Clean, safe and Good to Go. Please follow the latest Government Guidelines, incluiding on travel and meeting others.
If you have any more questions, please do not hesitate to contact us at firstname.lastname@example.org
Stump Cross Caverns is an ancient natural cave formation deep underneath the Yorkshire Dales. As well as the caves, they’ve also got a cinema, cafe, time out private dining pod, shop and visitor centre on site. They are located on the B6265 between Pateley Bridge and Grassington and open seven days a week (9am-6pm). They run special offers throughout the year – so check out their website for latest offers!
The caves and shop are open daily from 9am-6pm and The Time Cafe serves delicious hot and cold food and drink from 10am – 5.30pm.
You can rent our cinema for your own private viewing – only £6 per person. We have hundreds of movies for you to choose from or feel free to bring your own! Order from the Time Cafe and we’ll serve it straight to your chair! The ultimate movie experience!
There is a brilliant fairy trail to keep little ones entertained whilst down the caves – as well as a huge outdoor sandpit to search for old dinosaur bones!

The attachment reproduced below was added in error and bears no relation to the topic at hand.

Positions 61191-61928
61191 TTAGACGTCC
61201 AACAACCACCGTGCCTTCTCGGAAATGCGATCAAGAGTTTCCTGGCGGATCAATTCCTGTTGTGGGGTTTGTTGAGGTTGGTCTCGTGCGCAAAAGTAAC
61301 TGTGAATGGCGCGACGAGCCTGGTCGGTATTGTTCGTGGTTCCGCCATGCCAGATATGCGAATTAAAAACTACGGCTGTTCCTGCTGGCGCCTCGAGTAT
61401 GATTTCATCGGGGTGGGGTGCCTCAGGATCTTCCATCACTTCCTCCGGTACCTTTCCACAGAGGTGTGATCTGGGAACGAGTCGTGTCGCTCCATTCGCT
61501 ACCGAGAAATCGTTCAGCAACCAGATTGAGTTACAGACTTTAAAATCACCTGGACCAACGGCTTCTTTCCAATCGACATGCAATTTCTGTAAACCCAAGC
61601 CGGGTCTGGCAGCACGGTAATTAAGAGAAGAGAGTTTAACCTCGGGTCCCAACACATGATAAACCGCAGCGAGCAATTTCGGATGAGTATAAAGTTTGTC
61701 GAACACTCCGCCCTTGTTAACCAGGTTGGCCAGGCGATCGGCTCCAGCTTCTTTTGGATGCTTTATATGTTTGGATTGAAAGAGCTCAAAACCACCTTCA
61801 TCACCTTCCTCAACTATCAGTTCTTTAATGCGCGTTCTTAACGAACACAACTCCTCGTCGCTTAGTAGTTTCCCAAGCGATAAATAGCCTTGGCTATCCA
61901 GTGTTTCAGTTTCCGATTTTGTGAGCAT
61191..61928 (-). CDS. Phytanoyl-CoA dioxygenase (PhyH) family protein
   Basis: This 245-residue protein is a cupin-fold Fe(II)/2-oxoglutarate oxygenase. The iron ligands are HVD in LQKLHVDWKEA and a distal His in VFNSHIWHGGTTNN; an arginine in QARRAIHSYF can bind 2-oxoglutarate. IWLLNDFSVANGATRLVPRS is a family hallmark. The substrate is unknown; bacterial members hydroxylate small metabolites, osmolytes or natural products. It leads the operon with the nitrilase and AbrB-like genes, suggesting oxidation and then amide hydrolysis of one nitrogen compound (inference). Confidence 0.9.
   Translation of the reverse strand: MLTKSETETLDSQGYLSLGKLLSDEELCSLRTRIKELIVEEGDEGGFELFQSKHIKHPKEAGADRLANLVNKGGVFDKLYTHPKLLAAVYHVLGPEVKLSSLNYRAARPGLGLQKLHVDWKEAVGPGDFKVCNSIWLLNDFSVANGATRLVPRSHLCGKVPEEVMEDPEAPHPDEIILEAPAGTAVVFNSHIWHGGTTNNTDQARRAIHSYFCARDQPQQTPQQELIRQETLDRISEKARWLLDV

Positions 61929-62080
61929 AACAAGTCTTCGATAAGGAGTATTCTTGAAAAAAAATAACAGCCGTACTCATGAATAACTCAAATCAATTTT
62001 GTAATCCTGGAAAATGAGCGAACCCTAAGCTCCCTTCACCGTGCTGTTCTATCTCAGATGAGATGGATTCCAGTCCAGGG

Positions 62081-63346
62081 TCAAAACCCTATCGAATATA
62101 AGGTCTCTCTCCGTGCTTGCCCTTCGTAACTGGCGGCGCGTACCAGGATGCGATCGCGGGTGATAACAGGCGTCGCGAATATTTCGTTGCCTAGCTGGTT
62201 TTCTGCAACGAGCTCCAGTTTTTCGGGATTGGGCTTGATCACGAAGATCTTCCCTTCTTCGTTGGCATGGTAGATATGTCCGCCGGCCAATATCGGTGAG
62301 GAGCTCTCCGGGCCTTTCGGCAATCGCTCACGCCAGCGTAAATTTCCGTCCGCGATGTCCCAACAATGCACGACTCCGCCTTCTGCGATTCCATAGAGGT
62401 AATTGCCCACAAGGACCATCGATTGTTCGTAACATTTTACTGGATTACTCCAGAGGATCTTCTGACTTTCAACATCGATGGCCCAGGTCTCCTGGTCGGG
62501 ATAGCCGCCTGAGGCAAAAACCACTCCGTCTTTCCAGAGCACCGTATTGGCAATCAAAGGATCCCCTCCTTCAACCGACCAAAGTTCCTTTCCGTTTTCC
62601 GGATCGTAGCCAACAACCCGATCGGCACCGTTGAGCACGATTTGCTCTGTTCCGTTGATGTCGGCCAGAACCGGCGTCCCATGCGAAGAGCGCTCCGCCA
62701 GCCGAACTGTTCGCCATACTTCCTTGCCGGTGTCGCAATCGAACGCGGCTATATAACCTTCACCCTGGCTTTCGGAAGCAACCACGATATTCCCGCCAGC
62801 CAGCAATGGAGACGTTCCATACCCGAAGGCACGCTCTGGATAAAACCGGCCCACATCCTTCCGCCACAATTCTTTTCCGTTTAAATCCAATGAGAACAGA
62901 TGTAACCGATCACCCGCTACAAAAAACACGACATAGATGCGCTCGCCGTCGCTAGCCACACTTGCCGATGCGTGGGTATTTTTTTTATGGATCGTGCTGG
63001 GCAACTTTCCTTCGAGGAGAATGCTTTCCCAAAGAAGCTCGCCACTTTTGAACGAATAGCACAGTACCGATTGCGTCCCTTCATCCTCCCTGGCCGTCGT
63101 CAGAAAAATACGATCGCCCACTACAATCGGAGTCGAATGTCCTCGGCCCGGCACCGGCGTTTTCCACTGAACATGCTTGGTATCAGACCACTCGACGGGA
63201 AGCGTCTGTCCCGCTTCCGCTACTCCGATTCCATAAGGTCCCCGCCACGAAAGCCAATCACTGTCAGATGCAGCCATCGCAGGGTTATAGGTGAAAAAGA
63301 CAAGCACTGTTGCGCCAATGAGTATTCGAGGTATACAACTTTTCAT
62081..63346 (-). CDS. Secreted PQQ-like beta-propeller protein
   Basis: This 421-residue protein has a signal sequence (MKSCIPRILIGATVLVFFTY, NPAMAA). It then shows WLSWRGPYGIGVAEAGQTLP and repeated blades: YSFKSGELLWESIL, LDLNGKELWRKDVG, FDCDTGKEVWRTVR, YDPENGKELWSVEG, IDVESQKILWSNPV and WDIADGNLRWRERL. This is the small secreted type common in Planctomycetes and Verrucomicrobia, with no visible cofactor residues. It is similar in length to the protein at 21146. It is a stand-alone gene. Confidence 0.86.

For something a little special, why not rent out our Time Out Pod for private dining with some spectacular views.
We have late night openings for UV Thursdays – where you can enjoy self guided UV tours of the cave from 4pm – 6pm.
We also have the Stumpy Van serving delicious ice creams – weather dependent!
Something for all the family – even the dog is welcome!
“Fountains Abbey is a definite favourite for our 5 year old daughter. She loves to explore the ruins, especially what she calls the ‘Princess Tower’ through the tunnel. It’s a really great place to let her imagination shine. She especially likes the hands on experience of grinding wheat to make flour in the old mill and she loves to ring the bell. There is a now a new addition of a great obstacle course and zip slide which can keep our daughter entertained for a very long time. If we’re feeling energetic, we like to walk right through to the deer park at the other side and if she’s wearing her wellies she enjoys wading through the fords under the mini bridges.”
Ali ~ with kids aged 5 and 1